Abstract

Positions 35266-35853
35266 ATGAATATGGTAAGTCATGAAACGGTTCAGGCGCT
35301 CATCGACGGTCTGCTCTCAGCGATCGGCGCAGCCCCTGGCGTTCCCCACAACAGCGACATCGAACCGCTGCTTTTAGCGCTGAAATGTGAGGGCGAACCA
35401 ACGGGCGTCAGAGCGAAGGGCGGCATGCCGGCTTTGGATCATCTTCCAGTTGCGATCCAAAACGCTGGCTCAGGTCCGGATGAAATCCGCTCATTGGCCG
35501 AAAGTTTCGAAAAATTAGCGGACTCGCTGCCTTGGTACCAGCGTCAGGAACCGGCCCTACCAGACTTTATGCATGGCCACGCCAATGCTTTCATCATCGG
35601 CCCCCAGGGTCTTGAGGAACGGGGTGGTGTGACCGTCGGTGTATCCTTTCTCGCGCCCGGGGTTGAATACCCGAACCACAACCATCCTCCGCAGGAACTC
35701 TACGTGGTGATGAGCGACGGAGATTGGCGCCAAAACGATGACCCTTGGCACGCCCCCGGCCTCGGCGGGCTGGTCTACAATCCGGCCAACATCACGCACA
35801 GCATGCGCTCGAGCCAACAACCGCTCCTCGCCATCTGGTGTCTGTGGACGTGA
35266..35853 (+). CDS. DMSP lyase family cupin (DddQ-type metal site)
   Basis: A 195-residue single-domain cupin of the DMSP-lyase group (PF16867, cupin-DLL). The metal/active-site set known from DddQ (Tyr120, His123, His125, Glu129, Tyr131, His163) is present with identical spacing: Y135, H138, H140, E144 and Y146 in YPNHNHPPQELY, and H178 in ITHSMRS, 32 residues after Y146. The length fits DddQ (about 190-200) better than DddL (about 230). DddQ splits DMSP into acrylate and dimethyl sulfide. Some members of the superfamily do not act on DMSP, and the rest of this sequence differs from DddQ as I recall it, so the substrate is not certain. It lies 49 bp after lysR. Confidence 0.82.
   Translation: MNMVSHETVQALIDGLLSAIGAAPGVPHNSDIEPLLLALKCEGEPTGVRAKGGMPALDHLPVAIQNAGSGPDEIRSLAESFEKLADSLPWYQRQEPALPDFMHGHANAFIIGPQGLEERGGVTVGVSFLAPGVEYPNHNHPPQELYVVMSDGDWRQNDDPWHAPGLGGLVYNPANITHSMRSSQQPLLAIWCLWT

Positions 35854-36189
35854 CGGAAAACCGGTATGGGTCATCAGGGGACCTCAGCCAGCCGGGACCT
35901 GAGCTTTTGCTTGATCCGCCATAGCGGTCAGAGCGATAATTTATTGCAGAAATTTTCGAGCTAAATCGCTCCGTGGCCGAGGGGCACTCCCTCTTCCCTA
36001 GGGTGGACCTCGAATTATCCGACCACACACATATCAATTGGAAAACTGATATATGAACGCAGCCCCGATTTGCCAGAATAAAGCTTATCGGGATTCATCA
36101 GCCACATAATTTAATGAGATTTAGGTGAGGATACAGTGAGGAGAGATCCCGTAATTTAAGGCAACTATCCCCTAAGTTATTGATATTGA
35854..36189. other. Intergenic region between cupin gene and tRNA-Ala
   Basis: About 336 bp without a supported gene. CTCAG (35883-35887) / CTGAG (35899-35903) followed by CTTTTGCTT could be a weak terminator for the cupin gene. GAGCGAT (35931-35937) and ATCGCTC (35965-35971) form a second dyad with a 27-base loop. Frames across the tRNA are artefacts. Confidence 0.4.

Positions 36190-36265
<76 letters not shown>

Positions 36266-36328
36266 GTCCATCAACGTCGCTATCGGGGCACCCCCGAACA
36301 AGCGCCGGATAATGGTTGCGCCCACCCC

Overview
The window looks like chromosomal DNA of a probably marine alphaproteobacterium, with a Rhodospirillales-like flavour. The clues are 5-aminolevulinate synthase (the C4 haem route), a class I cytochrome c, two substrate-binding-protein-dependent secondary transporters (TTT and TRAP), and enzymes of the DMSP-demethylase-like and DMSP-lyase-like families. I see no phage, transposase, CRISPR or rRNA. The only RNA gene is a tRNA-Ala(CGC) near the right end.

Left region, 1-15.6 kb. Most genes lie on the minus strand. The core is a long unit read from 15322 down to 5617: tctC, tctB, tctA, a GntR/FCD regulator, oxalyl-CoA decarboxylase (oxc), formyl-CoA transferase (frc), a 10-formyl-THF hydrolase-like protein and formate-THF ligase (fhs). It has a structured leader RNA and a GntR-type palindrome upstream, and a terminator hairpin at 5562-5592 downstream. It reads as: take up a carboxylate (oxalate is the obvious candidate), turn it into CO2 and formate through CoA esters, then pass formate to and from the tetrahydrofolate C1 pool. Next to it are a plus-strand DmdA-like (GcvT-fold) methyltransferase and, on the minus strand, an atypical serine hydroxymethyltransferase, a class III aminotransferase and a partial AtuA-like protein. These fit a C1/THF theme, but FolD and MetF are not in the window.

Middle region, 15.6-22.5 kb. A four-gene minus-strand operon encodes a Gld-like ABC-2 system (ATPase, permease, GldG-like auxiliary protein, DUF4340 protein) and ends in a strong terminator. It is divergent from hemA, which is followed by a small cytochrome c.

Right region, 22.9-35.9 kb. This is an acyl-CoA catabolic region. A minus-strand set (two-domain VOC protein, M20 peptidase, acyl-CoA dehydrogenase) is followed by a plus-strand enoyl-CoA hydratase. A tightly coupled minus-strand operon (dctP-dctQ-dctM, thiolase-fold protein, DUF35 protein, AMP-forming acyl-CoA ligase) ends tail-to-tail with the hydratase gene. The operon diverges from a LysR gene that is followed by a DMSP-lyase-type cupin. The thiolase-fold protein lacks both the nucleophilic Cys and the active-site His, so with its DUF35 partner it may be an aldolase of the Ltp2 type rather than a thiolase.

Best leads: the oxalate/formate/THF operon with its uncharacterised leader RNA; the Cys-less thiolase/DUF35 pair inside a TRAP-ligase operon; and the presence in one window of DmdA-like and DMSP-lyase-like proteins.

Analysis of a closely spaced grid of multifold seismic data across the upper Pliocene-Pleistocene Mississippi fan in the deep Gulf of Mexico allows for the first time a detailed description of a large part of the fan. Mapping of the 17 channel-levee systems shows considerable variability in parameters such as size, location, geometry, lateral migration, aggradation, sinuosity, and downfan bifurcation, which suggests that multiple factors control channel evolution. The youngest channel, cored during Deep Sea Drilling Project Leg 96, reflects only style in channel evolution. Such complexity in large, mud-dominated, submarine fan systems must be considered in evaluating fan models and interpreting ancient fan systems.

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